In which we are unlucky: on lab superstitions

I was thinking the other day that if academia were a mental illness, it would be bipolar.

One day it treats me well: a student shows me an experiment that shows great promise. I have a spirited chat with a like-minded collaborator about the great work we’d like to do together, and emerge from it buzzing with plans and ideas. I preside over a classroom of students who seem switched on, excited, eager to know more. I help one of the BSc project students focus the microscope, or decide how to analyze an experiment, or plan the next small lab question to explore. I have a productive chat in the espresso queue with a colleague about some data we’re gathering for a committee. I may not have time to eat all of my lunch, but I reach the end of the day having crossed most of the things off my list, and I have a sense of my years at this university stretching out in happy productivity.

The next day, it all goes wrong. An initially exciting experiment reveals subtle striations that might well be fatal structural errors in the whole edifice. A grant – three months of concentrated effort – is casually rejected. Students fail to turn up to tutorials, or seem bored and unimpressed by a plan that took hours to perfect. I send repeated emails to get someone to file a contribution that was due weeks ago. Somehow it’s already time to catch my train, but there have been so many new demands on my time that not a single item is crossed off my morning list. Meanwhile, rumors circulate about instability, about jobs being perhaps not as secure as they once were, and I find myself scouring job adverts – not seriously, but as almost a talisman against the darkness.

I can go a whole week slamming wildly between these two sorts of extremes. Is it just me?

When things get particularly bleak, I try to see the funny side of things. We recently had a very strange turn in the tissue culture room. Our primary human bladder cells are by far the finickiest cells we’ve ever grown, but something was killing them off even more frequently than normal. Scientists can often be superstitious, perhaps because failure is so frequent that you can easily correlate incidents with regular events: full moons, Tuesdays, the wearing of stripey underpants. So it was not long before we noticed that everything on the second shelf seemed to be doomed.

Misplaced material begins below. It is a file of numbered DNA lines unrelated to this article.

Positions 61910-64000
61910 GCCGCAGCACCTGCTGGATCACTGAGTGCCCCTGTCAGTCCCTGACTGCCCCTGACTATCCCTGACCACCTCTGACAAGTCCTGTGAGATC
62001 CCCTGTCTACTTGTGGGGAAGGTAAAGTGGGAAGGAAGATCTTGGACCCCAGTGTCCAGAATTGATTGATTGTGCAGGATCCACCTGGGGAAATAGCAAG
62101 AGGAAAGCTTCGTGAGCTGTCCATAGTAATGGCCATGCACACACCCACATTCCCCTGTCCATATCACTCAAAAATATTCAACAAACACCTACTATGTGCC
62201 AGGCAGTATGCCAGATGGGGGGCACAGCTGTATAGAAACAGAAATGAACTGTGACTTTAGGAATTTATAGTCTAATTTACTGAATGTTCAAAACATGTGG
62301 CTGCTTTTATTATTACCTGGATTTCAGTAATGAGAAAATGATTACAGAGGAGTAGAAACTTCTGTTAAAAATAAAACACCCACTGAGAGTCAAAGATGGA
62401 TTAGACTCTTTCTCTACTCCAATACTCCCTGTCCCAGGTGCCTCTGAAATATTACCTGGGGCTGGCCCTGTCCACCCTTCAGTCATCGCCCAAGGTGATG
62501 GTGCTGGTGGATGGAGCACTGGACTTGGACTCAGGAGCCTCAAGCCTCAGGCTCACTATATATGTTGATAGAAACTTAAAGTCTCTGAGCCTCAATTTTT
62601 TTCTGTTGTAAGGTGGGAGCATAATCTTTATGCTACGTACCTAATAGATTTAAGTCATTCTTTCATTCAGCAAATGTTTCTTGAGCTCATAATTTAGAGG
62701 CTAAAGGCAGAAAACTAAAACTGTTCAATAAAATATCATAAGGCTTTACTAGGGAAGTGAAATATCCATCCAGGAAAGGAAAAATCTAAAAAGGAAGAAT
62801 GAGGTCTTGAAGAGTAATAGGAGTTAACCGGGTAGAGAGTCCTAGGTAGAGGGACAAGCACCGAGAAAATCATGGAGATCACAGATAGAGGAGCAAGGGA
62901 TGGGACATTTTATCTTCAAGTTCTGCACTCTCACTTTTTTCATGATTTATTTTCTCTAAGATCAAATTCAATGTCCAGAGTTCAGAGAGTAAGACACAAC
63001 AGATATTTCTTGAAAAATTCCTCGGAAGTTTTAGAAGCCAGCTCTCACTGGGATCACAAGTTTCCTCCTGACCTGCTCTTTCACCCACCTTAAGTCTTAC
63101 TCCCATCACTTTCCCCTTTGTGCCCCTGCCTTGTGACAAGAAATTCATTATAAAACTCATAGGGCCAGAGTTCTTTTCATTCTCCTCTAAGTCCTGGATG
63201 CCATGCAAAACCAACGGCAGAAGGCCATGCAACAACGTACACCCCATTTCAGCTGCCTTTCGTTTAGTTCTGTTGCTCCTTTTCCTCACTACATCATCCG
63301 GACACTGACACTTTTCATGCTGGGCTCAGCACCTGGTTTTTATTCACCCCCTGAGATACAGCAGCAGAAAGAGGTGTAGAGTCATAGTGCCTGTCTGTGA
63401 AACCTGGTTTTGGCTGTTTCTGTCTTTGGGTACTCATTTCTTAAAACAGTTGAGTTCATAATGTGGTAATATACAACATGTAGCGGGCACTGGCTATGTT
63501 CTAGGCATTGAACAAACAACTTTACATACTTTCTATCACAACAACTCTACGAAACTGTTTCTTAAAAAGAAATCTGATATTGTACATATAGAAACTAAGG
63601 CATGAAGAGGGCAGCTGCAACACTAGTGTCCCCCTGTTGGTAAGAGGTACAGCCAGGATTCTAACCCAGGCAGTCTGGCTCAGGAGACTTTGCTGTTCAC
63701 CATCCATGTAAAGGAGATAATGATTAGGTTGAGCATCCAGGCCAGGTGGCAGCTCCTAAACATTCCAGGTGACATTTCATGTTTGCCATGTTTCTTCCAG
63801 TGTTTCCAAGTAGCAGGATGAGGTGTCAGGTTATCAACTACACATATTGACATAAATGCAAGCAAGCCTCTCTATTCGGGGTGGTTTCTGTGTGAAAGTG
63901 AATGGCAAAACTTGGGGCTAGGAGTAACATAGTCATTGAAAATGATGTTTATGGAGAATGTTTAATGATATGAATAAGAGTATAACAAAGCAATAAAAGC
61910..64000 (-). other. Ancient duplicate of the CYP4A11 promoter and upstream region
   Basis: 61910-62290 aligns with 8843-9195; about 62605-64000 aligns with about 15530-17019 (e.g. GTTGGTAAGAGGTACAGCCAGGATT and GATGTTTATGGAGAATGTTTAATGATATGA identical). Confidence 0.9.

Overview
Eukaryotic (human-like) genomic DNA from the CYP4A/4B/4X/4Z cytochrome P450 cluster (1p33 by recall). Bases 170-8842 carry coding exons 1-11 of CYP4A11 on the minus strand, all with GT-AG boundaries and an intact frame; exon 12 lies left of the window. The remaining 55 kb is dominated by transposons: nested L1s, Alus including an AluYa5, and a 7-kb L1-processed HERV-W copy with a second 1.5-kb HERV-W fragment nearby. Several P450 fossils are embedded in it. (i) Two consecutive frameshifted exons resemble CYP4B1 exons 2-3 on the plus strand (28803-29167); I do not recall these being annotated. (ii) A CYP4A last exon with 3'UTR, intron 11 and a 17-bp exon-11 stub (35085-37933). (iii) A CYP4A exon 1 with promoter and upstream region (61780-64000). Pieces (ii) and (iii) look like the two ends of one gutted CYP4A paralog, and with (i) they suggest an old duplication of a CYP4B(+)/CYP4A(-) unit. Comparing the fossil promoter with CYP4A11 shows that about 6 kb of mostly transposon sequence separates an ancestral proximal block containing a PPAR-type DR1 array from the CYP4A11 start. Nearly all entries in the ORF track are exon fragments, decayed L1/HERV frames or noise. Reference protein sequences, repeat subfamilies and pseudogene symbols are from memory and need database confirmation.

Unlucky Shelf 2

Proclaiming haughtily that luck was not a quality that any right-minded scientist should believe in, one of the undergraduates brazenly put his entire set of experiments on Shelf 2 – which were promptly obliterated.

As I inspected the floating shriveled corpses, I thought to myself: it was just newbie sloppiness, right? The steel shelves were perforated with many holes that would make the environment equal no matter where the plates happened to sit. Moreover, the entire incubator is wired up to report even the minutest alterations in temperature and carbon dioxide concentration. What happened on Shelf 2 would not stay on Shelf 2: it would happen on all other shelves – and according to the overnight logs, exactly nothing had happened.

Our feelings about Unlucky Shelf 2 were solidified when one of the PhD students grimly thawed out a new set of cells and split into two identical plates, placing one on the top shelf and the other on the second. Sure enough, the next morning the top-shelf plate was fighting fit, the cells spread and gleaming, while the Shelf of Doom had produced its usual sad crop of raisin-like casualties. It was pretty much then that we all stopped putting our dishes there, no matter how irrational.

You’d do the same.


About Jennifer Rohn

Scientist, novelist, rock chick
This entry was posted in Academia, Careers, Research, Scientific thinking, Silliness, Staring into the abyss, The profession of science. Bookmark the permalink.

5 Responses to In which we are unlucky: on lab superstitions

  1. Argh.

    Reminds me of the days when PCR was a new thing. You could fastidiously work up conditions that were perfect, then communicate them to somebody else in another lab – and they wouldn’t work at all. Same reagents, same type of thermocycler, even someone on the same floor of the same building. Nothing. No products at all.

    This, in part, is why I haven’t lifted a pipette in over 15 years…

  2. Actually, that hasn’t changed!

  3. Laurence Cox says:

    You say that your human bladder cells are the most difficult to grow; have you tried putting cells that are easy to grow on the second shelf? If they die off then there might be a real cause.

  4. Jen Burns says:

    Agreed, we need further experimentation on the second shelf.

  5. I sense a publication in the Journal of Irreproducible Results. 🙂

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